I, respectfully, disagree. Your statement about f/7.1 is widely exaggerated. I went back and took a look at some bird shots taken at f/7.1 ISO320. The shutter was 1/1600, but I could have easily raised it to 1/2000 or 1/2500 while keeping ISO at 1600 or lower. I also found some D5 BIF shots taken at f/8, ISO800 and 1/2500 These shots were taken in morning sun, so definitely good light and plenty bright. If taken at twilight or later, yes I would have had to raise the ISO, but for anything but early, early morning, twilight, or extreme overcast, f/7.1-f/10 are fine.
D5, f/7.1 speed 1/1600s at morning, around 8 or 9, can't remember accurately.(for wild life that's a "good light condition", normally I do not walk around in the noon so does most of the animals)...chose f/7.1 to keep both birds in focus, Manual mode, ISO automatically boost to 6400.
For online post or web use that's fine, but I do wish I could stay NO higher than ISO 3200, mainly because of the COLOR not the noise.

For M+Auto ISO, I use from EOS 1V, 5d Mark II, Mark IV...those combinations are different from flagship such as D5. That's my personal experience, but possibly I didn't study the user manual carefully, therefore I maybe use them "differently"
 

Attachments

AlanF

Stay alert, control the camera, save photos
Aug 16, 2012
6,827
5,846
Tbh this is something I should have known, but I guess it's so long since I used a variable aperture zoom, and back then I didn't know much about photography. It makes sense it should work this way and is a neat insight to how zoom lenses work, but the whole discussion makes me feel the endless back and forth pre-release about whether this was f/5.6 or f/6.3 at 400mm is again a matter of meaningless nitpicking. If the differences can be accounted for by rounding errors, then they are surely of no practical relevance to real world use? I get that a lot of people feel less is worse, but I doubt anyone could tell even from their own shots whether two photographs of the same focal length were at f/5.6 versus f/6.3, let along what T stop that actually represents.
For those of us who are interested, it's not nitpicking but a desire to understand how our gear works and how to squeeze the best out of it. You don't have to understand much at all to get good images out of a camera or create works of art, but the technology is of great interest as well if you have a scientific bent.
 

1D4

EOS M50
Jun 5, 2020
45
103
Well the underlined part of yours was off topic too since you mentioned that in a different thread. Anyway it is nice that with 11 posts you were almost self-appointed as the thread moderator !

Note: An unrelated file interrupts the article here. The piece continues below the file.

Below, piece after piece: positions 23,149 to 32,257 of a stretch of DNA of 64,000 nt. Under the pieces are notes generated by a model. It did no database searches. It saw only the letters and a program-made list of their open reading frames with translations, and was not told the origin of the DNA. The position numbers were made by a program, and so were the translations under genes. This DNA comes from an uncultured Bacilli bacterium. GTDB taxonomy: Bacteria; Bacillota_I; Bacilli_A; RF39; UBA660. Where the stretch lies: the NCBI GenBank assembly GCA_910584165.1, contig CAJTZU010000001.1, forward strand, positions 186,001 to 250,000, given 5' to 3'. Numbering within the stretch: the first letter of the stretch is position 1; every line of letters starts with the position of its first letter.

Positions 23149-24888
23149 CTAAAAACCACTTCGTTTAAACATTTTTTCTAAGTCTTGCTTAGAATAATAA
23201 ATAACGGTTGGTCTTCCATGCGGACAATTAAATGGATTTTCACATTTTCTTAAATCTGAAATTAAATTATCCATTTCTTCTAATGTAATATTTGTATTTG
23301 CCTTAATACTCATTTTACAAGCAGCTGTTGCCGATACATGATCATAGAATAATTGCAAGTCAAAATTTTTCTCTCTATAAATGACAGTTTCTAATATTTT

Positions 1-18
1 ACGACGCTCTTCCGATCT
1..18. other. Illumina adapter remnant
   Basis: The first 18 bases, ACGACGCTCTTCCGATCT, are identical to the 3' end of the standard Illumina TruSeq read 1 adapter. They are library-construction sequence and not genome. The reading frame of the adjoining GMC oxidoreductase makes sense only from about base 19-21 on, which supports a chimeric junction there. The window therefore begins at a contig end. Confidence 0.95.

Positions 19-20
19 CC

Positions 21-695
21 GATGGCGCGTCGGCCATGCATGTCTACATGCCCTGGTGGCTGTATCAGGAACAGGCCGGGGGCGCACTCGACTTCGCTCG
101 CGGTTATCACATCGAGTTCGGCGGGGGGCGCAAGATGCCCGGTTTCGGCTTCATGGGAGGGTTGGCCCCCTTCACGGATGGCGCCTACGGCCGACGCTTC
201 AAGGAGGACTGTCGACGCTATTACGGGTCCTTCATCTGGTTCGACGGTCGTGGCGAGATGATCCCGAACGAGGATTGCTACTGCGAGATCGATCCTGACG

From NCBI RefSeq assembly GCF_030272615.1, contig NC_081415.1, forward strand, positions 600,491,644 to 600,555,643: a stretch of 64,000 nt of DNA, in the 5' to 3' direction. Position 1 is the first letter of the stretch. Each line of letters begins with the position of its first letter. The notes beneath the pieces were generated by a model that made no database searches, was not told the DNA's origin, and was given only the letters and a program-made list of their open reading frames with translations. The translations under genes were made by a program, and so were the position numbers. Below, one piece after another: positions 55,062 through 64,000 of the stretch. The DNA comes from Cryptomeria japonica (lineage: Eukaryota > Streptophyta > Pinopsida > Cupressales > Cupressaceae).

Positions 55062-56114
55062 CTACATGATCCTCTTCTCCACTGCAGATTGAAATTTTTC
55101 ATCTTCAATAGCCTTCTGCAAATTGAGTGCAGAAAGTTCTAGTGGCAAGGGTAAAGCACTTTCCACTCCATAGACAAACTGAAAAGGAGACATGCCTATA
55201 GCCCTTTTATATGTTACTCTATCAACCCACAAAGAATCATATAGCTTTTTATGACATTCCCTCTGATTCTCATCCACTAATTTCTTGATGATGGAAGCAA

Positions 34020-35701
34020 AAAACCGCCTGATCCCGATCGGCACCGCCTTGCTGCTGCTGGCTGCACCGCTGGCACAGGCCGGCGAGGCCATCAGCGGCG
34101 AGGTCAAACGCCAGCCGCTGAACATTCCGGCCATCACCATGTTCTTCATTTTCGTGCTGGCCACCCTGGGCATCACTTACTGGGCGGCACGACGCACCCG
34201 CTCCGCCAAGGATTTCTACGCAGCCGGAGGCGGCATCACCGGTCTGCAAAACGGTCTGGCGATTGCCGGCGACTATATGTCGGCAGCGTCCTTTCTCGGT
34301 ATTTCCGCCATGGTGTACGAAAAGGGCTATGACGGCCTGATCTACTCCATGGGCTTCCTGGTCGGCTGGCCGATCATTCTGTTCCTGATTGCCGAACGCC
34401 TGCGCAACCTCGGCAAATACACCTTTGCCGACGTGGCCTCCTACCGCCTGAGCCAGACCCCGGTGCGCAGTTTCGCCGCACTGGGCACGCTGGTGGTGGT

"Off-topic" as in the 500PF is a totally different, incomparable type of lens, so it's not "slightly off topic" [your words, not mine]...the two lenses have nothing to do with one another. Way to miss the point.
 

tron

EOS R5
Nov 8, 2011
4,546
773
"Off-topic" as in the 500PF is a totally different, incomparable type of lens, so it's not "slightly off topic" [your words, not mine]...the two lenses have nothing to do with one another. Way to miss the point.
If I recall correctly I myself mentioned the 100-499 range...
Congratulations on your friendly 12th post by the way...
 

1D4

EOS M50
Jun 5, 2020
45
103
If I recall correctly I myself mentioned the 100-499 range...
Congratulations on your friendly 12th post by the way...
1) Oh yes, because the number of posts one has on CanonRumors equates to their photography level or intelligence.
2) You said "Slightly off topic but the f/5.6 of Nikon 500mm 5.6E PF is better though". I was saying you can't compare totally different lenses that have completely different purposes. That's like me saying "but the f/4.0 of the Canon EF Telephoto 500mm F/4.0 IS II is better though". If Canon wanted to make a 100-500mm f4-5.6, they could have, but it would have been heavier, bigger, and more expensive than what they were going for. They may very well make a RF 500mm f5.6. But that is not the purpose of the RF 100-500.
 
Last edited:

tron

EOS R5
Nov 8, 2011
4,546
773
1) Oh yes, because the number of posts one has on CanonRumors equates to their photography level or intelligence.
2) You said "Slightly off topic but the f/5.6 of Nikon 500mm 5.6E PF is better though". I was saying you can't compare totally different lenses that have completely different purposes. That's like me saying "but the f/4.0 of the Canon EF Telephoto 500mm F/4.0 IS II is better though". If Canon wanted to make a 100-500mm f4-5.6, they could have, but it would have been heavier and more expensive than what they were going for. They may very well make a RF 500mm f5.6. But that is not the purpose of the RF 100-500.
I was putting emphasis on friendliness! It seems you were written in this forum mainly to argue with people (judging by the other thread you yourself mentioned). Every person has different criteria for their needs in wildlife and birding photography just like any other kind of photography. With this in mind I do not need to have your permission to comment on this thread. And don't put words in my mouth. Once more - since you do not seem to have read that - I myself mentioned the 100-499 range advantage of Canon's RF lens).

EDIT: And another member in this forum mentioned D5 and yet another SONY 200-600. Should they get your permission too?